Henry VI, Pt. 1
Act 4, Scene 5
English camp near Bourdeaux.
- Enter Talbot and his son, John.
Lord Talbot2 - 12
- O young John Talbot, I did send for thee
- To tutor thee in stratagems of war,
- That Talbot’s name might be in thee reviv’d,
- When sapless age and weak unable limbs
- Should bring thy father to his drooping chair.
- But O malignant and ill-boding stars!
- Now thou art come unto a feast of death,
- A terrible and unavoided danger;
- Therefore, dear boy, mount on my swiftest horse,
- And I’ll direct thee how thou shalt escape
- By sudden flight. Come, dally not, be gone.
John Talbot13 - 18
- Is my name Talbot? And am I your son?
- And shall I fly? O, if you love my mother,
- Dishonor not her honorable name
- To make a bastard and a slave of me!
- The world will say, he is not Talbot’s blood,
- That basely fled when noble Talbot stood.
- Fly, to revenge my death, if I be slain.
- He that flies so will ne’er return again.
- If we both stay, we both are sure to die.
John Talbot22 - 34
- Then let me stay, and, father, do you fly.
- Your loss is great, so your regard should be;
- My worth unknown, no loss is known in me.
- Upon my death the French can little boast;
- In yours they will, in you all hopes are lost.
- Flight cannot stain the honor you have won,
- But mine it will, that no exploit have done.
- You fled for vantage, every one will swear;
- But if I bow, they’ll say it was for fear.
- There is no hope that ever I will stay,
- If the first hour I shrink and run away.
- Here on my knee I beg mortality,
- Rather than life preserv’d with infamy.
- Shall all thy mother’s hopes lie in one tomb?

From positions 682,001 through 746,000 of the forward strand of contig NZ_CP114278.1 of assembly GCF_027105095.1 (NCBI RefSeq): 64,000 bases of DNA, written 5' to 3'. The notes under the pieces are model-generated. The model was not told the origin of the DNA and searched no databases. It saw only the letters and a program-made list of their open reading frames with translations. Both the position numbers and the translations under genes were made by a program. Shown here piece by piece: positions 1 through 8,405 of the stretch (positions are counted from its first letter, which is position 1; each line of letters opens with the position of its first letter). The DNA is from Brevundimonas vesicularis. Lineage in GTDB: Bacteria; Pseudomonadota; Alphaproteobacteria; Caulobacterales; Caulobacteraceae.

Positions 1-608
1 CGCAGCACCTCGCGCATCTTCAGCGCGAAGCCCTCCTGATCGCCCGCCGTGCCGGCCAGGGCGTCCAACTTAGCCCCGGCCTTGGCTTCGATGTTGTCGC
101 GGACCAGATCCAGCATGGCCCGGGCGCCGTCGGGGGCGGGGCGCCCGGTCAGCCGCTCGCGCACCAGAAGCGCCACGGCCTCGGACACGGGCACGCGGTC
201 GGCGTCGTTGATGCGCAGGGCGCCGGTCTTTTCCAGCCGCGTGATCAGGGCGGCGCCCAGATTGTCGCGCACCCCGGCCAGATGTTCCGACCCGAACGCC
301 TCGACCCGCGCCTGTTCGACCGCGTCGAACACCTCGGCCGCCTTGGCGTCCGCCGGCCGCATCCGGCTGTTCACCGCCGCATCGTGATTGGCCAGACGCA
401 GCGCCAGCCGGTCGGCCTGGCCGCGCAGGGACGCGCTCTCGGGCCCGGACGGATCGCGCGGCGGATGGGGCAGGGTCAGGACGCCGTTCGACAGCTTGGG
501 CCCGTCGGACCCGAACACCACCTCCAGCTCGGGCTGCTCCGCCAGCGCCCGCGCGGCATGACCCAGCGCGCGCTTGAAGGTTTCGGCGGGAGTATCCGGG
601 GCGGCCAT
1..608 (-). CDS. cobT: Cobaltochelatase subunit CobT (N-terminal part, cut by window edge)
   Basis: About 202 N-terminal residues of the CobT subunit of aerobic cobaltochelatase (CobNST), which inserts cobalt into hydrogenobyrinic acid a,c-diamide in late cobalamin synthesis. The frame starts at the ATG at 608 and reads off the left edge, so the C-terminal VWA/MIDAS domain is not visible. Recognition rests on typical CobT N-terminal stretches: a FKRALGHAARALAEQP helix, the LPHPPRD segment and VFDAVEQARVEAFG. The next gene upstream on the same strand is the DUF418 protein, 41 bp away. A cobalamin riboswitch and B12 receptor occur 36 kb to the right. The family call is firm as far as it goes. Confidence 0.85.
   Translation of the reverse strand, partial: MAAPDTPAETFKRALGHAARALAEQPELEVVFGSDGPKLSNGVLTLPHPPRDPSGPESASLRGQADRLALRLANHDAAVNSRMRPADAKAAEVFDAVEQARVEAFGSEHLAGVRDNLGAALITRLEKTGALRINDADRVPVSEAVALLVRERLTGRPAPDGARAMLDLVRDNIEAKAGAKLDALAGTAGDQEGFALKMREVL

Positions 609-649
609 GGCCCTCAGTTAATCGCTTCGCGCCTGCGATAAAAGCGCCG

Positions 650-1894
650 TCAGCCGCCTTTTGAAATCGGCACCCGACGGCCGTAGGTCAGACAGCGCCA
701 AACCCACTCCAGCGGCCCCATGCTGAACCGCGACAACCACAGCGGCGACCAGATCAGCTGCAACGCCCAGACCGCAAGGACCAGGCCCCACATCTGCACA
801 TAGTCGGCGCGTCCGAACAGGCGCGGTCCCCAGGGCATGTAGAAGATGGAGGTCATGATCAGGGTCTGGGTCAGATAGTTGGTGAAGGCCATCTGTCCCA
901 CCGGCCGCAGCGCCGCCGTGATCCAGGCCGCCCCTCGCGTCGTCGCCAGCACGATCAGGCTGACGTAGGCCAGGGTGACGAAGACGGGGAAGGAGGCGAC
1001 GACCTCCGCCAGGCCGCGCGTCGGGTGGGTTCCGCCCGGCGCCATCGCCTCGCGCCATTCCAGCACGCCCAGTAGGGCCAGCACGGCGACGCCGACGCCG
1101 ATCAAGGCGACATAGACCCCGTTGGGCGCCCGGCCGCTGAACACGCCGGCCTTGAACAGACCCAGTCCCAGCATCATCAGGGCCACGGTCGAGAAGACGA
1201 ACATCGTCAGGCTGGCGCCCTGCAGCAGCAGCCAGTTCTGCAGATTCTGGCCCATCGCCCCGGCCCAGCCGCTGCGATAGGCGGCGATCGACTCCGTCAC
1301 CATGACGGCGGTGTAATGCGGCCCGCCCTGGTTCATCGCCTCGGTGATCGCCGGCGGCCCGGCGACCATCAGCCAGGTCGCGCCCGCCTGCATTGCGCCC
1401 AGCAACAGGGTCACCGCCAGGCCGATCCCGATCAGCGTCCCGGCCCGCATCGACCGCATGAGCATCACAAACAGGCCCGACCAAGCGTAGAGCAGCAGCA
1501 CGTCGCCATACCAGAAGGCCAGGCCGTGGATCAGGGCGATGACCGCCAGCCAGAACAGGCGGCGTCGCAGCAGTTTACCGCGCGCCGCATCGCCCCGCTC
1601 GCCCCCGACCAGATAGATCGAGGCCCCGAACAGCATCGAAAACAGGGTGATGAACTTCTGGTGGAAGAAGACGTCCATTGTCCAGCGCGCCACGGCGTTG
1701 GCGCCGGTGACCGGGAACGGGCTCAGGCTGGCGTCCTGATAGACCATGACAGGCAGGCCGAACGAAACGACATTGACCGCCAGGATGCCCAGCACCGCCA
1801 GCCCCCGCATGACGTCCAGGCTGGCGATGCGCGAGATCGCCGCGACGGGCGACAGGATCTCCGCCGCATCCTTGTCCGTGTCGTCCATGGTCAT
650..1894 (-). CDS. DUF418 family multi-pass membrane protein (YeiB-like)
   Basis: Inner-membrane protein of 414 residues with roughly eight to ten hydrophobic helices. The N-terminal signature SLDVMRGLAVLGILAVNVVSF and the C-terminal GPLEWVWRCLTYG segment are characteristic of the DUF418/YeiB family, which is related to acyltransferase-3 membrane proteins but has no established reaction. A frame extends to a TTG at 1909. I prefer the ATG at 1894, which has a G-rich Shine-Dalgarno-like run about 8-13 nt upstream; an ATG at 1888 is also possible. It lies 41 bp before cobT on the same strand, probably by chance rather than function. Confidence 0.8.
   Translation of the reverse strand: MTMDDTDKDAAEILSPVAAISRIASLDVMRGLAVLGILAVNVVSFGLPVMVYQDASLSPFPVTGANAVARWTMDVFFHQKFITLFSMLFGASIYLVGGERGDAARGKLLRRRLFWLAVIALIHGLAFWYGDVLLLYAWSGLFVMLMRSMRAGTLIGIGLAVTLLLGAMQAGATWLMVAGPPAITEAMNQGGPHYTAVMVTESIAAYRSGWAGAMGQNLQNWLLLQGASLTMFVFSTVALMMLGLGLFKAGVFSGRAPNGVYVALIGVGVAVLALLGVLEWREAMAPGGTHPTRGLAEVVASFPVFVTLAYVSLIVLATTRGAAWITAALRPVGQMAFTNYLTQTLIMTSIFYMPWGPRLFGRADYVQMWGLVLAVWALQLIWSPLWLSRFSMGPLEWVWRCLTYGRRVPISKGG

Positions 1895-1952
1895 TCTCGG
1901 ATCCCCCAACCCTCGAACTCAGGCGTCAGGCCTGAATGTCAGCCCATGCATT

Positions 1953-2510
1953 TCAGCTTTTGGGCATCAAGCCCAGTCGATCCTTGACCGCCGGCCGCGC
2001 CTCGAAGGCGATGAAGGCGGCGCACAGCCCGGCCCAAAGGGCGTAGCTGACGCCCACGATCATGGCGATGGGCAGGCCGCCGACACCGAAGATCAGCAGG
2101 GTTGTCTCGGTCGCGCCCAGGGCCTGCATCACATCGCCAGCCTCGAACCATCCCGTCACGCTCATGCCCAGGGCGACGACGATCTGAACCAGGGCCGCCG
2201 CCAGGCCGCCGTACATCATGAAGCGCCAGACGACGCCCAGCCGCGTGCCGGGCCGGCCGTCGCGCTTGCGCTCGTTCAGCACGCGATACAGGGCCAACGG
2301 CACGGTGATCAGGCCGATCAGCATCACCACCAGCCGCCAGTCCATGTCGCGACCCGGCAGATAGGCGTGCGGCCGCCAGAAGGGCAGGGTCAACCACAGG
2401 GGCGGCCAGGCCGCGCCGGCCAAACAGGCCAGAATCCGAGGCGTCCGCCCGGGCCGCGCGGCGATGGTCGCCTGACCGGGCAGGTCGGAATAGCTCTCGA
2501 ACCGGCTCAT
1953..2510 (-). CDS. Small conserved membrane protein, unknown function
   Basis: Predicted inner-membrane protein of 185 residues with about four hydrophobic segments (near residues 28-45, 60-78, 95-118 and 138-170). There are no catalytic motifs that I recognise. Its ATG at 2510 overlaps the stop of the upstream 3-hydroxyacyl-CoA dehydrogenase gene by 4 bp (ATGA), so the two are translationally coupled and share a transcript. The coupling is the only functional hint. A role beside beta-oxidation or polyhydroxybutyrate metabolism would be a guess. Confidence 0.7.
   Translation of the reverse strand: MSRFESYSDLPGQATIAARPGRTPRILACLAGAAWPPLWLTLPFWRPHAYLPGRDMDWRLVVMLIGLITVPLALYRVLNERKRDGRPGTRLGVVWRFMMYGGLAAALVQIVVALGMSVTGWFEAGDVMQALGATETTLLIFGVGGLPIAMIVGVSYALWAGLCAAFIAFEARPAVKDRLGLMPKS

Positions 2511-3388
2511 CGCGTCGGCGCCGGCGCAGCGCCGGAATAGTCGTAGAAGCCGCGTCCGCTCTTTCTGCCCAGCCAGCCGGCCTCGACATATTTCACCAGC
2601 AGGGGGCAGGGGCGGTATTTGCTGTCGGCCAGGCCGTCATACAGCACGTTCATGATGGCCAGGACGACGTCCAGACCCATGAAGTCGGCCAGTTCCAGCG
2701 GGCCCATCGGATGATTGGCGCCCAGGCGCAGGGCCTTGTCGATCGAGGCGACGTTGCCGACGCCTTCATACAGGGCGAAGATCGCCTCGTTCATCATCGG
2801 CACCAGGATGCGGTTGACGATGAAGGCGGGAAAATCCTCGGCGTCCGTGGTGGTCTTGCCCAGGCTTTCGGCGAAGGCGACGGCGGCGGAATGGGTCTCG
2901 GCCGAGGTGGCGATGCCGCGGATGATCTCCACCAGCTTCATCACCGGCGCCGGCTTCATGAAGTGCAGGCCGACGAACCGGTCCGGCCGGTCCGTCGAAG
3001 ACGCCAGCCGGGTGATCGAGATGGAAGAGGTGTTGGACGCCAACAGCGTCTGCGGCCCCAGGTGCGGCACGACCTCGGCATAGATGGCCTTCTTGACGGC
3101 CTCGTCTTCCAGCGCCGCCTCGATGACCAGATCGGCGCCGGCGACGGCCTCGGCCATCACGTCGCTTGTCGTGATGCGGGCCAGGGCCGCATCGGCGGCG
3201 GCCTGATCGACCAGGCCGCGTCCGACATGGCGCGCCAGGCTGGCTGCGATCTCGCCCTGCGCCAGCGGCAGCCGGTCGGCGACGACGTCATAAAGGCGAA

- Ay, rather than I’ll shame my mother’s womb.
- Upon my blessing I command thee go.
- To fight I will, but not to fly the foe.
- Part of thy father may be sav’d in thee.
- No part of him but will be shame in me.
- Thou never hadst renown, nor canst not lose it.
- Yes, your renowned name. Shall flight abuse it?
- Thy father’s charge shall clear thee from that stain.
John Talbot44 - 45
- You cannot witness for me, being slain.
- If death be so apparent, then both fly.
Lord Talbot46 - 47
- And leave my followers here to fight and die?
- My age was never tainted with such shame.
John Talbot48 - 52
- And shall my youth be guilty of such blame?
- No more can I be severed from your side
- Than can yourself yourself in twain divide.
- Stay, go, do what you will, the like do I;
- For live I will not if my father die.
Lord Talbot53 - 56
- Then here I take my leave of thee, fair son,
- Born to eclipse thy life this afternoon.
- Come, side by side, together live and die,
- And soul with soul from France to heaven fly.